Solar Water Plant - (Still & Pump)

 

 

This page describes a solar water still and pump, designed by Stephen Salter, PEng.  I am making no claim to these designs, and I hope anyone interested will take advantage of the ideas on this site.  At the same time, those who build a device based on the ideas described here must take precautions to ensure the final results are safe.

 

 

How it works

 

The first model

 

The second model

 

Alternative designs

 

Construction and design details

 

 

 

 

 

Stephen J. Salter, PEng

Victoria, BC, Canada

(250) 370-9664

 


 

How it works

When I read that a willow tree transpires hundreds of litres of water every day, I began to see trees as solar-powered water pumps. 

 

 

If we could copy nature's design and collect the evaporating water, we could have pure water from marshy or even contaminated soils.

This is a drawing of a model of the "solar water plant".  This cylindrical model was built to show that the principle works, but a flat design is more practical (please see the notes below).

This first model was built on April 6, 2003 in Victoria, Canada.

 


 

The first model

The model before being "planted".

Stephen Salter, PEng and Joanne Posthumus with the model they built in an hour on April 6, 2003.
 

 


 

The well shaft (the "trunk") could extend to a significant length, as it does in a tree.  This length could either be used to reach groundwater at some depth below the surface (as shown on the left), or to lift the reservoir of pure water above the ground, to allow gravity feed (as shown on the right).

 

 


The second model

 

The advantages of this design are that condensing water collects on the back of the still in stead of the front, and so does not cause solar energy to be lost by reflection. The back of the still should also be cooler, which will help the vapour condense.

1. The frame for the second model, built on
April 24, 2003.

 

In this design, the absorbent fibre is flat, and placed behind a black plastic sheet.

 

 

 

 

 

 

 

2. The wick in this model is fibreglass. 

 

In this design the reflectivity of the wick is not important, since solar energy is absorbed by the black plastic sheet.

 

 

3. The fibreglass wick/black plastic sheet after being enclosed in clear plastic, which is stapled to the wooden frame.

 

A trough to collect condensing water drops was formed by making a fold in the back side of the clear plastic.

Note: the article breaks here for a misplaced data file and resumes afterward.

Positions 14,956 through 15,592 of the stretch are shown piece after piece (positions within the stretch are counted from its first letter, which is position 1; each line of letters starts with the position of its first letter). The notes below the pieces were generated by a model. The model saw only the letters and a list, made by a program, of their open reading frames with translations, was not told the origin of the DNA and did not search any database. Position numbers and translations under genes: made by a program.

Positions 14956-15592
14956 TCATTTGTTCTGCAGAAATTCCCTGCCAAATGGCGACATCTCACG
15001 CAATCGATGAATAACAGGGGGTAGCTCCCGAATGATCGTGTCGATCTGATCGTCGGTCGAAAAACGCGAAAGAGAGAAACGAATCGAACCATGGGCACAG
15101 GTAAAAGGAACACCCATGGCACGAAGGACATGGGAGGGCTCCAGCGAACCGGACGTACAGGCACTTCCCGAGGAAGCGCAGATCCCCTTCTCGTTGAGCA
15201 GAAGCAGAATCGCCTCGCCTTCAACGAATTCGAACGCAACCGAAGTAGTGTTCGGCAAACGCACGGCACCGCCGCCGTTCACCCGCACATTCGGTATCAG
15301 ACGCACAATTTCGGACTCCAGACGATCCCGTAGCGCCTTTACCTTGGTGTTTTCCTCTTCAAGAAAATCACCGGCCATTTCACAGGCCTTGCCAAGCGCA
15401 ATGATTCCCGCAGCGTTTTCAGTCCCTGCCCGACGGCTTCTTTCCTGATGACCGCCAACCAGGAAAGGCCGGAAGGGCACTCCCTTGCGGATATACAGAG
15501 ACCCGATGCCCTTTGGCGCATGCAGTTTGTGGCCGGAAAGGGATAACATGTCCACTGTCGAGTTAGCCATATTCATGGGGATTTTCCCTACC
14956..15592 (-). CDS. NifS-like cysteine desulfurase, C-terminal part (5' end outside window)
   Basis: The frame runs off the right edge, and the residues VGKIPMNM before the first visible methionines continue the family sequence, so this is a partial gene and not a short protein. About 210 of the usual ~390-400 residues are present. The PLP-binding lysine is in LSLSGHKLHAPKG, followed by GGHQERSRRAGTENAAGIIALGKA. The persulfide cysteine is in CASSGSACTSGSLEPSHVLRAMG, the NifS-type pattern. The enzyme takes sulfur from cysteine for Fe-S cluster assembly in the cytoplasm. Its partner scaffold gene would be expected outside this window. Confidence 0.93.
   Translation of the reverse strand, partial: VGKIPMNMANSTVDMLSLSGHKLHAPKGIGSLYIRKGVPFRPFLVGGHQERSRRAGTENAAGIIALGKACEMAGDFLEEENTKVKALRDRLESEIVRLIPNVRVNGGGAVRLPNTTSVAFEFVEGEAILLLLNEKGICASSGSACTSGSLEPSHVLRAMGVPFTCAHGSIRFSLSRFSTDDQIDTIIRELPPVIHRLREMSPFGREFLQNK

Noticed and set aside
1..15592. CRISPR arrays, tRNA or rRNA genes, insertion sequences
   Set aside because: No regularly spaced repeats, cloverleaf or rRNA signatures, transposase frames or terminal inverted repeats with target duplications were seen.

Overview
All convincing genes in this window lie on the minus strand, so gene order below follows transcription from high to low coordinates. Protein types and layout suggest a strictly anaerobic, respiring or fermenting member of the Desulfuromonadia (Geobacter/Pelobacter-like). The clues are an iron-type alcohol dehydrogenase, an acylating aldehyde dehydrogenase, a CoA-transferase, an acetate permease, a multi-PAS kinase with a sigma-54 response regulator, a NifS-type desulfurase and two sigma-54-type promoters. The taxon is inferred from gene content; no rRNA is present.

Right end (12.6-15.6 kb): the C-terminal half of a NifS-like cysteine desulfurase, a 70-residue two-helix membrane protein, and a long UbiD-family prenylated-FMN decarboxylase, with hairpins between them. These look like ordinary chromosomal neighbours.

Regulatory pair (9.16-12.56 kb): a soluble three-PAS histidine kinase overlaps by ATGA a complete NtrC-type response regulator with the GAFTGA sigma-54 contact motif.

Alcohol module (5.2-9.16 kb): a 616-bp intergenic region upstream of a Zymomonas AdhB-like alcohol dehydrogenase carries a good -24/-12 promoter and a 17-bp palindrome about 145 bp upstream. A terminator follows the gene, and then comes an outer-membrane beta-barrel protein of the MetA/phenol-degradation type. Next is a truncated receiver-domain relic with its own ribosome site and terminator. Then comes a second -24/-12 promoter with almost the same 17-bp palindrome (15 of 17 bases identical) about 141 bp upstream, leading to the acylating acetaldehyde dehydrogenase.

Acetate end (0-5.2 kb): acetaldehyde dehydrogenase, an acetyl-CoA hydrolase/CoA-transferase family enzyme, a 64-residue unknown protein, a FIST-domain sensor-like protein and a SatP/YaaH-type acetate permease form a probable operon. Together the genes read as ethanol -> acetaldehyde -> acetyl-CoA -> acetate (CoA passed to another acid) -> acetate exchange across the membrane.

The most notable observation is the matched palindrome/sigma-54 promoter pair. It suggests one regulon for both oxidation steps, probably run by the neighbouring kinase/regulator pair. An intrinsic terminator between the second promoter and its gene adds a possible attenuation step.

4. The model installed:  the collecting jar for fresh water is in the ground at the lower left-hand corner of the frame.

 

 


 

Alternative designs

 

In this alternative, there is less risk that materials (e.g. salts) that will build up on the wick could fall into and contaminate the fresh water.

In this design, water vapour circulates by natural convection through condenser tubing and an underground water storage tank.

 


In this design, salt water siphons down the wick material, to limit the build-up of salt. As before, evaporating water  is condensed and collected.


Construction and design details

 

Where it can work

This design can extract water from water-logged soil, or from salt water, but does not need a body of water such as a stream or lake.

 

Advantages

·        Produces pure, distilled water from ground water, even if the source is contaminated with inorganic materials such as salt

·        Pumps water to the surface (through capillary action) and distils it at the same time

·        Can be made locally with recycled or inexpensive materials

·        Can be made in any size and shape

·        Has a low environmental impact

·        Has no moving parts

 

Current limitations

·        The still/pump needs strong sun and temperatures above freezing

·        The still/pump operates slowly:  at the rate of insolation in equatorial countries, and at 50% efficiency, the pump should provide 2-3 litres of distilled water per m2 per day

·        The evaporating section will need to be cleaned or replaced as mineral salts are deposited there by the evaporating water

 

Safety precautions

·        Since the wicking material contains water with impurities and possibly pathogens, the construction method must ensure that the wick material, or contaminants that may fall from the material, cannot come into contact with the condensed fresh water

·        This design will not purify water that is contaminated with volatile organic compounds, which can evaporate and condense in the fresh water

·        The materials that come into contact with the fresh water must be non-toxic

 

What makes the pump work well

The evaporating section (the “leaf”) should be as large as possible in proportion to the condensing section.  This helps by:

·        giving the largest possible area for evaporation

·        causing the highest possible temperature difference between the housing and the surrounding air;  the greater this temperature difference, the faster the water will condense on the inside of the housing

 

Materials

The evaporating surface and the “root” fibres can be made from any material that will wick and hold water.  Materials that work well include:

·        natural fibres such as cotton or burlap

·        man-made, hydrophilic fibres (having a low contact angle with water) such as bare fibre glass

 

Although I have not tested them, I think raw plant fibres such as shredded roots, shredded wood fibres or hemp could also work well as wicking materials.

 

Water-repelling fibres such as nylon would not work well.

 

 

 

 

If you would like to talk about this idea or have comments or suggestions, please feel free to send an email message.

 

Stephen J. Salter, PEng

Victoria, BC, Canada

 

 

 

 

 

 

 

 

 

Keywords: solar water plant, solar water pump, solar distillation, water purification, solar still